Today is the 50th anniversary of the Older Americans Act, the landmark federal legislation signed into law by President Johnson in 1965.

That year, a local gathering of gerontologists, social workers, academicians, regional planners, health and economic specialists, faith-based groups, governmental agencies and non-profit social service groups came together to discuss the needs of older adults in our community.

Their vision led to the start of your council on aging. Established in 1967, Pima Council on Aging opened its doors in a tiny office downtown, and in 1973, the Pima Association of Governments designated PCOA as the Area Agency on Aging. PCOA was the first agency on aging in the state and also served as a model for the national AAA network.

The Older Americans Act is the funding centerpiece for what has grown into community-based services specifically for older adults and their family caregivers: meals, transportation, housing and home–based care.

Over the past decades, other important programs and services have come onboard: health promotion classes, health insurance and benefits assistance, family caregiver services and support groups, long-term care planning, personal budgeting assistance, the long-term care ombudsmen and the community services system for home — and community services.

The bottom line is that Pima Council on Aging exists because of the Older Americans Act.

This year also marks the 50th anniversary of two of the most important programs for older adults — Medicare and Medicaid (AHCCCS in Arizona) — and also marks the 80th anniversary of Social Security.

Every 10 years, under the auspices of the White House Conference on Aging, the nation pauses to reflect on its older Americans. The 2015 White House Conference on Aging was a one-day virtual conference when advocates and policy makers looked at the future of aging services.

The White House forum is grounded by a series of four briefs, incorporating the findings of the five regional “Listening Sessions”: Healthy aging, long-term services and supports, elder justice and retirement security.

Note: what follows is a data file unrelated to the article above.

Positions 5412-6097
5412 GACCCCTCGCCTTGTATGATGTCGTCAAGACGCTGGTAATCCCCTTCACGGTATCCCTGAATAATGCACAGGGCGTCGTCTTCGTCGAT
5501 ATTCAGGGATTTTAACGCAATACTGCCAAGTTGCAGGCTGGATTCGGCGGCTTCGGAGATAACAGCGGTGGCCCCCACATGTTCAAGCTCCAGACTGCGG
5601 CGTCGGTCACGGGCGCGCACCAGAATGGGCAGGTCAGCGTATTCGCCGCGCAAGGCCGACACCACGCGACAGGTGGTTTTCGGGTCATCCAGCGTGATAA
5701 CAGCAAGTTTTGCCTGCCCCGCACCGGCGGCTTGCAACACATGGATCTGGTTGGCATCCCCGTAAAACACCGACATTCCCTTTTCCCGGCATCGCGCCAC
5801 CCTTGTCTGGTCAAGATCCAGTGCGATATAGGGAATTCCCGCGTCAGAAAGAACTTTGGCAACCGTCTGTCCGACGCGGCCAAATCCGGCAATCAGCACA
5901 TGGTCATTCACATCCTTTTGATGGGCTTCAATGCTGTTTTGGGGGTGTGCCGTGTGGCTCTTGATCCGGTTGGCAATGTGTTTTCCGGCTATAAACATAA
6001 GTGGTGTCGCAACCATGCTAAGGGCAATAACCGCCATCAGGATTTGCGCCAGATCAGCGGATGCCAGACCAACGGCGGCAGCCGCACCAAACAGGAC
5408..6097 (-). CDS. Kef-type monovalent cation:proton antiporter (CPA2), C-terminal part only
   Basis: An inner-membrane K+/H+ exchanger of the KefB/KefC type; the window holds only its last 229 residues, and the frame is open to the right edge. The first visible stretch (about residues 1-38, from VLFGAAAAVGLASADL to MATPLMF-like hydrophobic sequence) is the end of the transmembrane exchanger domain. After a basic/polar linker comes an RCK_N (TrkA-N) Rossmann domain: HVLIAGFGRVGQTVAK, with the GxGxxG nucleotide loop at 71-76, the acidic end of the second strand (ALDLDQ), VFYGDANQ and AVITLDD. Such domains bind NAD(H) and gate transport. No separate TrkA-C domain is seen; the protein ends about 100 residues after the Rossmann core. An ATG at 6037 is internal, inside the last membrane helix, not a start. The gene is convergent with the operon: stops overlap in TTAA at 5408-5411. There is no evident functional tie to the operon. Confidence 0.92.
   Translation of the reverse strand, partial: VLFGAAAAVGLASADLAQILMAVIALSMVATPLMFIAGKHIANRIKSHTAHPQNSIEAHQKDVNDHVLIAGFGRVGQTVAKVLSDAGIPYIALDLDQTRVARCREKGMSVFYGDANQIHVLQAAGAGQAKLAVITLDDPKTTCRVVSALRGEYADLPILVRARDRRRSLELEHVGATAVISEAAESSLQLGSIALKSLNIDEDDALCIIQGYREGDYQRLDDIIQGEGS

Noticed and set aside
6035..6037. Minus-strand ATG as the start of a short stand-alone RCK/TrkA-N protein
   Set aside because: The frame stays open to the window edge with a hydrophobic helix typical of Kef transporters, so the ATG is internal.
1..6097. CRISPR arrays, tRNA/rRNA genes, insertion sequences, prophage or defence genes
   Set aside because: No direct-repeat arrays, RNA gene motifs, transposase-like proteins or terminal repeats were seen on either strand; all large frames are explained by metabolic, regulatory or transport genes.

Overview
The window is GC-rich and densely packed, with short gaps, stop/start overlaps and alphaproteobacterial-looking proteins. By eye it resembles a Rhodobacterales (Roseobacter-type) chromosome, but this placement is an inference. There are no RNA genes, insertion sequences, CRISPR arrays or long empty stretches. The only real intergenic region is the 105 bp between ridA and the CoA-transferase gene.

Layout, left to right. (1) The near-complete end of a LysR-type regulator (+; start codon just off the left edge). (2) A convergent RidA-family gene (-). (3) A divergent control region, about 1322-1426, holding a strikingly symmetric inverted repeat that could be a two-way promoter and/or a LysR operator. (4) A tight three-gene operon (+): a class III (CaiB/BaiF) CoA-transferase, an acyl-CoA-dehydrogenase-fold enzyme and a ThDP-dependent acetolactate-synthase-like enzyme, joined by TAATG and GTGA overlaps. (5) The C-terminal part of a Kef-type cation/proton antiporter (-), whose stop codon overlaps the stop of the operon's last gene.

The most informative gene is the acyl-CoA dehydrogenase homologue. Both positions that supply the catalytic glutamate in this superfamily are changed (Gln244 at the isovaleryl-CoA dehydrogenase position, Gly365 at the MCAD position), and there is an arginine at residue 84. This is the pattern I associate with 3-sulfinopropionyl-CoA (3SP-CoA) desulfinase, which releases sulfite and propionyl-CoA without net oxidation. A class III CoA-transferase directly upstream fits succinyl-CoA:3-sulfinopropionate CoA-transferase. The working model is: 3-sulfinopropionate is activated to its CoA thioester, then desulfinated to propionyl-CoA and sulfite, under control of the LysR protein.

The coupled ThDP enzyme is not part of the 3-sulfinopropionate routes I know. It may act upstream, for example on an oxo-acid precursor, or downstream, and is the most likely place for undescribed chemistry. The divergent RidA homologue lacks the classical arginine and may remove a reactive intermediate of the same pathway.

The outcomes of the conference will be a renewal of vision and on-the-ground action by PCOA and the national network of Area Agencies on Aging and allied groups. After all, everyone will experience aging, and while the demand for services grows, the financial resources are decreasing. There will be challenges but also many new opportunities for adults of all ages to be more engaged and definitely foster intergenerational conversations.

It’s time to think outside the proverbial box about aging. The fact is aging is everyone’s issue at some point in time and all adults, spanning Millennials and Gen Xers, the millions of Baby Boomers born between 1946 and 1964 who are turning 65 every day, and grand elders of the Greatest Generation, can work together.

Today’s young adults will be tomorrow’s influencers; they will affect the way we age in our society. Let’s promote community conversations with an eye on uniting the generations because we believe our community can benefit by spanning generations.

After all, the PCOA mission is to promote dignity and respect for aging, and advocate for independence in the lives of older adults and their families, now and for generations to come.

W. Mark Clark is president and CEO of the Pima Council on Aging. Contact PCOA at

Article originally ran in Arizona Daily Star.  Reprinted with kind permission.

National programs for older adults have major impact

By W. Mark Clark Special to the Arizona Daily Star

July 14, 2015


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